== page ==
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(Photo Credit: David Benthal)

Some evenings, after his last happy guests have gone home, Turkish-born chef Yusef Alptekin lingers in the pretty courtyard of the Olive Branch restaurant and thinks of his home in the Aegean coastal city of Izmir. The space off Front Street overlooks Mitchell Park and its idyllic bay harbor, where white boats gleam in the sun. “After I close the restaurant I just sit outside all night, watching the moon, the water, the boats,” the soft-spoken Alptekin says dreamily. “This spot reminds me of Izmir more than anywhere.”

The name Olive Branch is fitting. A symbol of peace or victory, it’s a metaphor for how Greenport lured Alptekin while he was still living in Massachusetts, designing restaurants and training chefs and staff in Turkish/Mediterranean cooking. On a first-time visit to Greenport one summer, Alptekin’s friend showed him three retail parcels, badly damaged during Hurricane Sandy. “I didn’t know anything about Greenport, but I saw a lot of activity in bars and small-plate restaurants,” he says. “I saw an opportunity for a traditional restaurant. The landlord knew I was a chef, and it just went from there.”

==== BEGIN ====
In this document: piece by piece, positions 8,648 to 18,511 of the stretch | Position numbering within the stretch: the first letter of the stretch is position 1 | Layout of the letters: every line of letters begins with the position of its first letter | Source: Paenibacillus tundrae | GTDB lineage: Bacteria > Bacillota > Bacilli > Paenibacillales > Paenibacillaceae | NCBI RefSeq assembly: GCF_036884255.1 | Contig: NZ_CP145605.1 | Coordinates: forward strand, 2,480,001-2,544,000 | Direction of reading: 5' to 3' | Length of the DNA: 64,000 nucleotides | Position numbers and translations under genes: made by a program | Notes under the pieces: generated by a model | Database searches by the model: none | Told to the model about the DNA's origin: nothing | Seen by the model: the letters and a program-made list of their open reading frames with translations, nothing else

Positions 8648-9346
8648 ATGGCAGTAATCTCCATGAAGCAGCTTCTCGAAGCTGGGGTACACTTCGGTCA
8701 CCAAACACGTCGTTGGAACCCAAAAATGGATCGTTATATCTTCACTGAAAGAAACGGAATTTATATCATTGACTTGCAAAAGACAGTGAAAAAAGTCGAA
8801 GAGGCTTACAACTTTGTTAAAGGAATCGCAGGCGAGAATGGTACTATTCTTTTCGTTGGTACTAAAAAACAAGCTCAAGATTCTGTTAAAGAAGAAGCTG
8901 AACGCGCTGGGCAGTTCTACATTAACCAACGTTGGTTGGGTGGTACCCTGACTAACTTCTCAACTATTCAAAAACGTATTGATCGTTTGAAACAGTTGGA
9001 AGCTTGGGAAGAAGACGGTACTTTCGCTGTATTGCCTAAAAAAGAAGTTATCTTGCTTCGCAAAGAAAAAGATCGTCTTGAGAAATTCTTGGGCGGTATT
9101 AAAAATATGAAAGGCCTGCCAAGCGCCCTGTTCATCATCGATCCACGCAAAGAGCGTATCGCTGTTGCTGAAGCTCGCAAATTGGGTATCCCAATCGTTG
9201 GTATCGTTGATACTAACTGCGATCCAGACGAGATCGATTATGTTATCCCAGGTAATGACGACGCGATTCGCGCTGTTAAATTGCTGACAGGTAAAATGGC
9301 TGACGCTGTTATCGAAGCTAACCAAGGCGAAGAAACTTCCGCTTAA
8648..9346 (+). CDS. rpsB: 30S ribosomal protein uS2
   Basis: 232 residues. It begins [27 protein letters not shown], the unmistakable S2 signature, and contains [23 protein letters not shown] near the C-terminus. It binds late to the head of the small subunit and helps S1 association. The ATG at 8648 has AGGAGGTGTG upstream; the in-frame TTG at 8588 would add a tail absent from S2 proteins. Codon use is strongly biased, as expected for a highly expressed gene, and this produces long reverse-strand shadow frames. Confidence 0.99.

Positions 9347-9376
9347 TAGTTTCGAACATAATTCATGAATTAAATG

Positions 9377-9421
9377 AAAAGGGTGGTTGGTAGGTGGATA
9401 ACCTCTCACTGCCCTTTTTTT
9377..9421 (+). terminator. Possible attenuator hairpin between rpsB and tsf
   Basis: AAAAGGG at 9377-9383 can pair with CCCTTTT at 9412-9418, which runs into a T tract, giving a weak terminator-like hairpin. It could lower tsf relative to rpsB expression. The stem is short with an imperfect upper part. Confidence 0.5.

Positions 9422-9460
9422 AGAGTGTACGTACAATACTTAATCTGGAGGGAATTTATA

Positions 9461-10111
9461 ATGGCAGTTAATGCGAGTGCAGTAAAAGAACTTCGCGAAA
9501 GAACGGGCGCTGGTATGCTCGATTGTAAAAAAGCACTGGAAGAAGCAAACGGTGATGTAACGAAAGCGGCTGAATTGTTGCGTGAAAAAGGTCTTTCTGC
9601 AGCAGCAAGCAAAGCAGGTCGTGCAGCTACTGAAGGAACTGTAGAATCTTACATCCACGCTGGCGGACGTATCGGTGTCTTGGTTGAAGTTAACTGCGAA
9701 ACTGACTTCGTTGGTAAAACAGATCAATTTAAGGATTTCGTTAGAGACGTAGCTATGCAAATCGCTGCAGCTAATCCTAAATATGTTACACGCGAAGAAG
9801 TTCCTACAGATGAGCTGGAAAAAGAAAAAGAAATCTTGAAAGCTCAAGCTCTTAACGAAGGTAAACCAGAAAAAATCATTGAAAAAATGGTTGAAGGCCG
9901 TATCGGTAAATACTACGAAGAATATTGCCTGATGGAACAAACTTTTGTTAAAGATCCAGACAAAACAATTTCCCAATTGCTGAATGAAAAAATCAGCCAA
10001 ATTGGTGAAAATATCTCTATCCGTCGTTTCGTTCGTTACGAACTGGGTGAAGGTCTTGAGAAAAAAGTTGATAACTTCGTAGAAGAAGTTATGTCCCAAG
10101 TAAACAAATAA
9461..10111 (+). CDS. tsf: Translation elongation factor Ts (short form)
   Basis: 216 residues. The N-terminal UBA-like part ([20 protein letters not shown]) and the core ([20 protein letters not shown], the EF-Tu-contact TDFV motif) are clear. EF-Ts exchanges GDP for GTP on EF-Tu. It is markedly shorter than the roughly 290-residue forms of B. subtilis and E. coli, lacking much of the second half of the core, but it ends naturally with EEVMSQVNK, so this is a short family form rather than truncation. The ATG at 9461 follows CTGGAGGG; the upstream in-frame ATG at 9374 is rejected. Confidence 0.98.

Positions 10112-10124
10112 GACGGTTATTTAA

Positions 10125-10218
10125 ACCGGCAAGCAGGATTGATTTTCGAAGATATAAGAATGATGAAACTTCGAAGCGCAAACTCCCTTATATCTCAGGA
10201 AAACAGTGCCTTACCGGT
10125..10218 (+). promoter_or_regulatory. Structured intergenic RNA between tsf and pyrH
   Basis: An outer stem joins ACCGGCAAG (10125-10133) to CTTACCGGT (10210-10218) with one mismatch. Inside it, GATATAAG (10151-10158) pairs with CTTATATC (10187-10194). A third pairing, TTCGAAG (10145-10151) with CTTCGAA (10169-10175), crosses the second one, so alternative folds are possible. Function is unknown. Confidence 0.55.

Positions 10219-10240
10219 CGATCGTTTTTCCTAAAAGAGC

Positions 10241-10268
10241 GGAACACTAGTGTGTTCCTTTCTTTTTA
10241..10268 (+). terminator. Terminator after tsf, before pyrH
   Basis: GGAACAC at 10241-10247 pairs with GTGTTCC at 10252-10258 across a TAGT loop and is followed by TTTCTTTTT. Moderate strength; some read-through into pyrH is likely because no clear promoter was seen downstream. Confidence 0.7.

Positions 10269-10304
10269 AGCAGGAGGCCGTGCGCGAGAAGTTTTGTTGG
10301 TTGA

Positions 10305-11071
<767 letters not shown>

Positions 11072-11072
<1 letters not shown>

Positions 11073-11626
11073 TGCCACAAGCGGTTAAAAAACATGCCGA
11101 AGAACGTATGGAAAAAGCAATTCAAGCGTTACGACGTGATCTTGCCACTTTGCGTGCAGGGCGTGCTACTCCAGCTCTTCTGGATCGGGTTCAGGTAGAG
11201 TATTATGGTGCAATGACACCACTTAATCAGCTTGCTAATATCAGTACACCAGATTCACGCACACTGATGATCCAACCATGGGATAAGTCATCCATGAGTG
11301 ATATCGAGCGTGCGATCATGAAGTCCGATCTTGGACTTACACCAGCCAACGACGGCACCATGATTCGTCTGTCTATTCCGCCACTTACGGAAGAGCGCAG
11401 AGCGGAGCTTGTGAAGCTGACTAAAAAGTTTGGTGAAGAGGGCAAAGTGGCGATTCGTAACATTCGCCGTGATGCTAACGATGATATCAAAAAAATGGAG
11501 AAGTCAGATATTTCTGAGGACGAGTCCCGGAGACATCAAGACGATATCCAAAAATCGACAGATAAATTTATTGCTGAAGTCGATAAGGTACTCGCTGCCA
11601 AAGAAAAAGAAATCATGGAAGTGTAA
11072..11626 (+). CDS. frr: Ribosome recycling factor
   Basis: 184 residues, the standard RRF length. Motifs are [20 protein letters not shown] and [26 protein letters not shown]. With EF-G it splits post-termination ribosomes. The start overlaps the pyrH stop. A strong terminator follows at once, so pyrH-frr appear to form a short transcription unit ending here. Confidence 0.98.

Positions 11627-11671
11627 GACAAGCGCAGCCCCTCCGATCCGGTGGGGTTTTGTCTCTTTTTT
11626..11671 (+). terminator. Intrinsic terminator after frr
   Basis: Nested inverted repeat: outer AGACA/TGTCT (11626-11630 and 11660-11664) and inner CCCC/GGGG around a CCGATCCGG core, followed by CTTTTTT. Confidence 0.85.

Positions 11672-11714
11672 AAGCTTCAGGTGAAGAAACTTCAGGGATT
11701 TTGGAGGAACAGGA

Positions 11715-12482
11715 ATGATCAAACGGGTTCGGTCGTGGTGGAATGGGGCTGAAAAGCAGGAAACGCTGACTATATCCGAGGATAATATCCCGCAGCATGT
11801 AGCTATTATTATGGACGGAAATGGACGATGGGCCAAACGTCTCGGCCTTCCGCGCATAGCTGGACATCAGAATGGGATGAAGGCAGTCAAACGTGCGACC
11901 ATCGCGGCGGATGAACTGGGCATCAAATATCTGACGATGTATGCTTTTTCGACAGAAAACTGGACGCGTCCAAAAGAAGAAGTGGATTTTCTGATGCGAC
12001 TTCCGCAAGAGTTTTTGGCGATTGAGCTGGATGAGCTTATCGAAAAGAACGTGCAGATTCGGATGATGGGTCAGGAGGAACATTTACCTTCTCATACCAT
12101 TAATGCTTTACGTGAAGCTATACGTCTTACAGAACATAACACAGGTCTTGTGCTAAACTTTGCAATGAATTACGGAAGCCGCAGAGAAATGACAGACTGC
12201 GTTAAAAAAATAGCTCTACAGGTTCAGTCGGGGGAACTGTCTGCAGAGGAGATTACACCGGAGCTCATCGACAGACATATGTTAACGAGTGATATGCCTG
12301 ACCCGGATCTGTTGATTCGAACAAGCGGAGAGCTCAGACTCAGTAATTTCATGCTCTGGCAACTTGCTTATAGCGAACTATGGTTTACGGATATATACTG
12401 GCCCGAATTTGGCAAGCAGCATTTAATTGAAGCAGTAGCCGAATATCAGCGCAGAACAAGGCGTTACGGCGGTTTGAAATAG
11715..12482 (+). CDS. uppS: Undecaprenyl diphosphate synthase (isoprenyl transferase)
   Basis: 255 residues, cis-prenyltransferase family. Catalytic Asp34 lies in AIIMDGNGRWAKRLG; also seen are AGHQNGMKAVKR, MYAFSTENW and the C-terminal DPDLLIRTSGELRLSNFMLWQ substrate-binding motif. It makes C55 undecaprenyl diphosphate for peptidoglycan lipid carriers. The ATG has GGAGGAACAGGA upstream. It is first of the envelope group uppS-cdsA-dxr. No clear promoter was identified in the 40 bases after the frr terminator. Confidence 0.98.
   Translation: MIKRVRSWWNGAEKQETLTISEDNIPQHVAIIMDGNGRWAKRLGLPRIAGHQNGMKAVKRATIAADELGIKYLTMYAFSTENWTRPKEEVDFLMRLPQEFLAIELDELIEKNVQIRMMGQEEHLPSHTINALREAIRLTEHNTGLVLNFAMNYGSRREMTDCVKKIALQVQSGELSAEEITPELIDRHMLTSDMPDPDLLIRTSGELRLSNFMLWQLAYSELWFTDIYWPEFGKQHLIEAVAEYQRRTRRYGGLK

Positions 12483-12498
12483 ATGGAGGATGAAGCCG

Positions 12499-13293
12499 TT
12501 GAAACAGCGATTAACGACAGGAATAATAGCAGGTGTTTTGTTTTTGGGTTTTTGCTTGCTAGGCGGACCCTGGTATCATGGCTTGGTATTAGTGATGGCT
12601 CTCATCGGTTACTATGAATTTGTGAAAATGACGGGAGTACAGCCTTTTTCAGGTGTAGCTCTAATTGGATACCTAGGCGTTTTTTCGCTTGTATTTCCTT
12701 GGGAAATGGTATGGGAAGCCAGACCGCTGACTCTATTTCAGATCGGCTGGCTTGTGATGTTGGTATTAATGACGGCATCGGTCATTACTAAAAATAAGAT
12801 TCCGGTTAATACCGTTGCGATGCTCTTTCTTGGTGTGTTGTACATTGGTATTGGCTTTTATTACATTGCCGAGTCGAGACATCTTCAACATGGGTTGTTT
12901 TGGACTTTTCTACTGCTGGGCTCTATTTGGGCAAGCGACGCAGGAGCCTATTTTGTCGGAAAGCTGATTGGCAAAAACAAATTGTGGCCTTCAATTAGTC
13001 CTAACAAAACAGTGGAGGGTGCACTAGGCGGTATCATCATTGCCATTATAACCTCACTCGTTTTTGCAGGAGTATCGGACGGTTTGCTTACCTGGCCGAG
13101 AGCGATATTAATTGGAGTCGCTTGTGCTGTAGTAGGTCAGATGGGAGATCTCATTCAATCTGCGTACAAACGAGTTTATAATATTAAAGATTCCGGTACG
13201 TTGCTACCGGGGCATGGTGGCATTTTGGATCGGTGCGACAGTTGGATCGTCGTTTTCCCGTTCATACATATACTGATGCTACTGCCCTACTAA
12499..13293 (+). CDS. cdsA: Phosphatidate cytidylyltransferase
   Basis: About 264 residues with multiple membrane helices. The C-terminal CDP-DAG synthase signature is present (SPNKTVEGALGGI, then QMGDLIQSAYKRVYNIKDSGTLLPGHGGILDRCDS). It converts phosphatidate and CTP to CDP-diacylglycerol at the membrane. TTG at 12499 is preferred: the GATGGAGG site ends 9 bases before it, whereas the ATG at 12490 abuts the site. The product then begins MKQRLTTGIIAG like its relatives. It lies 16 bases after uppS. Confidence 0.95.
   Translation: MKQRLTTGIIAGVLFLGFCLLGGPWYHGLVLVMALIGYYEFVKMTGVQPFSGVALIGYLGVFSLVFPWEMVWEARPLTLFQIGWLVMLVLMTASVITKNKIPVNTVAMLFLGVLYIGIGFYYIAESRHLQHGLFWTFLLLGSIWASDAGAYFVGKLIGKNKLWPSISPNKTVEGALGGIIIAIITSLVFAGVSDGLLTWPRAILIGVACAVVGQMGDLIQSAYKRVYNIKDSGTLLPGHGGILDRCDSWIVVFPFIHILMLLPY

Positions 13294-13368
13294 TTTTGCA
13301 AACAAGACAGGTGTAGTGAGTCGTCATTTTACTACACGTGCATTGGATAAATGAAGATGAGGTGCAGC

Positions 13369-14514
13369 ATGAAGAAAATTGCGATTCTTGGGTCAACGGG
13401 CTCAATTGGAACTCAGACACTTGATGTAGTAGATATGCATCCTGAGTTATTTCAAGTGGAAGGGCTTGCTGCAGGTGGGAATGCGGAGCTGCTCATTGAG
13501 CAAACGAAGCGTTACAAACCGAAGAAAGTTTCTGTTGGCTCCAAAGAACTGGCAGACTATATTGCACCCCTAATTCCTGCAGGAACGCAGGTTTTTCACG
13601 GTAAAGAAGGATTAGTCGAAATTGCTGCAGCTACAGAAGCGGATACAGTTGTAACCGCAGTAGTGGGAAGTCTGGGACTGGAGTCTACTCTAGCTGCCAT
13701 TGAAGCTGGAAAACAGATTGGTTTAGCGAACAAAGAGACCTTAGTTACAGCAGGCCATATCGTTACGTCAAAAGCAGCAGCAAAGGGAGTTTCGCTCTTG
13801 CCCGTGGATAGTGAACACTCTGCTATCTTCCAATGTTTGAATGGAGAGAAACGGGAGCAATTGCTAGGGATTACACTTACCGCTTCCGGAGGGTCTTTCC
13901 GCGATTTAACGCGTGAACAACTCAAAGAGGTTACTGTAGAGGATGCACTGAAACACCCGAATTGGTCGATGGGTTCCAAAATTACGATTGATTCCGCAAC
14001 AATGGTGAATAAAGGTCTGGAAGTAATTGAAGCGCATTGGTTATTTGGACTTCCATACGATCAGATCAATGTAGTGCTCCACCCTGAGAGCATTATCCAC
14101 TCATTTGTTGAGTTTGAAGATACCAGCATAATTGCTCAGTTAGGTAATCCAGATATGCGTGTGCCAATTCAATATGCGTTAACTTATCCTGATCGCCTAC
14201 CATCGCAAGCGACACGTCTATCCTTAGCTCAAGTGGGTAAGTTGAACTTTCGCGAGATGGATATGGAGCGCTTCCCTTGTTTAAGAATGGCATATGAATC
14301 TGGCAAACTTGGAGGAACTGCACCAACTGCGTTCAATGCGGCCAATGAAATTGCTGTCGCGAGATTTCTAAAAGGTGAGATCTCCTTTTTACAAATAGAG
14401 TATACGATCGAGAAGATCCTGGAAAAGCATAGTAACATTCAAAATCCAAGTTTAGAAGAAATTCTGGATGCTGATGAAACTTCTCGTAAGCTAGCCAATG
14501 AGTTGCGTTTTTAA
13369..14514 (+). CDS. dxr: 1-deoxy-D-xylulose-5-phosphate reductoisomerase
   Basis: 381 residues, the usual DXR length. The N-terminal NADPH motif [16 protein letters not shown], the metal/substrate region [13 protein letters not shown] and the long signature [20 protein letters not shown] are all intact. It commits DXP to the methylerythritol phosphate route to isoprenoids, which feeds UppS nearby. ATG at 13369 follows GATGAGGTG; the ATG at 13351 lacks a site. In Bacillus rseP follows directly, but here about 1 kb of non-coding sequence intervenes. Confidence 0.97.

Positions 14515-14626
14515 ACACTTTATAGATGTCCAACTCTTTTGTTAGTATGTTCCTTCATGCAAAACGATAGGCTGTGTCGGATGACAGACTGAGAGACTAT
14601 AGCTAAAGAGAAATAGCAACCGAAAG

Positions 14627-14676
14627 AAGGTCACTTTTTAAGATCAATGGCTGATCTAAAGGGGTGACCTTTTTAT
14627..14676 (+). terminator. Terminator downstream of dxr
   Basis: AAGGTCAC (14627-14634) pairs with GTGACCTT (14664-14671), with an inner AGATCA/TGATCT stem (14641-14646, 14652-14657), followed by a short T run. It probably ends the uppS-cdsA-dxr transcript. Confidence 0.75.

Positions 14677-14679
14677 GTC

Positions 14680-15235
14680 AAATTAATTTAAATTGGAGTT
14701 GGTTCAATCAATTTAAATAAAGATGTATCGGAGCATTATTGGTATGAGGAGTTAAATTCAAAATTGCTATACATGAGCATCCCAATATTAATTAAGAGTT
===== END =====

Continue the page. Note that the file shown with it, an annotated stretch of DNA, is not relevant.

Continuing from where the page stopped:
(Photo Credit: David Benthal)

With determination and drive, Alptekin and his wife, Michelle (an American neighbor he met while living in Massachusetts), relocated to Greenport. They began the arduous journey of gut renovating and designing the spaces themselves, creating the restaurant, and navigating the labyrinth of town permits. Yusef proved equally adept at painting wall murals and building furnishings as at crafting recipes. “Cooking is his trade, but he actually has a master’s degree in art,” says Michelle, a trained bookkeeper who handles the back-of-house.

Despite his impressive work ethic, Yusef attributes his passion for restaurants to his disobedient spirit. “Back in Turkey, I was a really bad kid,” he says with a mischievous grin. “When I was 10, my dad sent me to work in my uncle’s restaurant to straighten me out!” He went from dishwasher to prep cook over the years, learning to love the chaos of the kitchen.

He later traveled the world as an army cook for 15 years — observing, learning, tasting. “I’ve worked in 26 different countries, and all that training has been life training,” he says.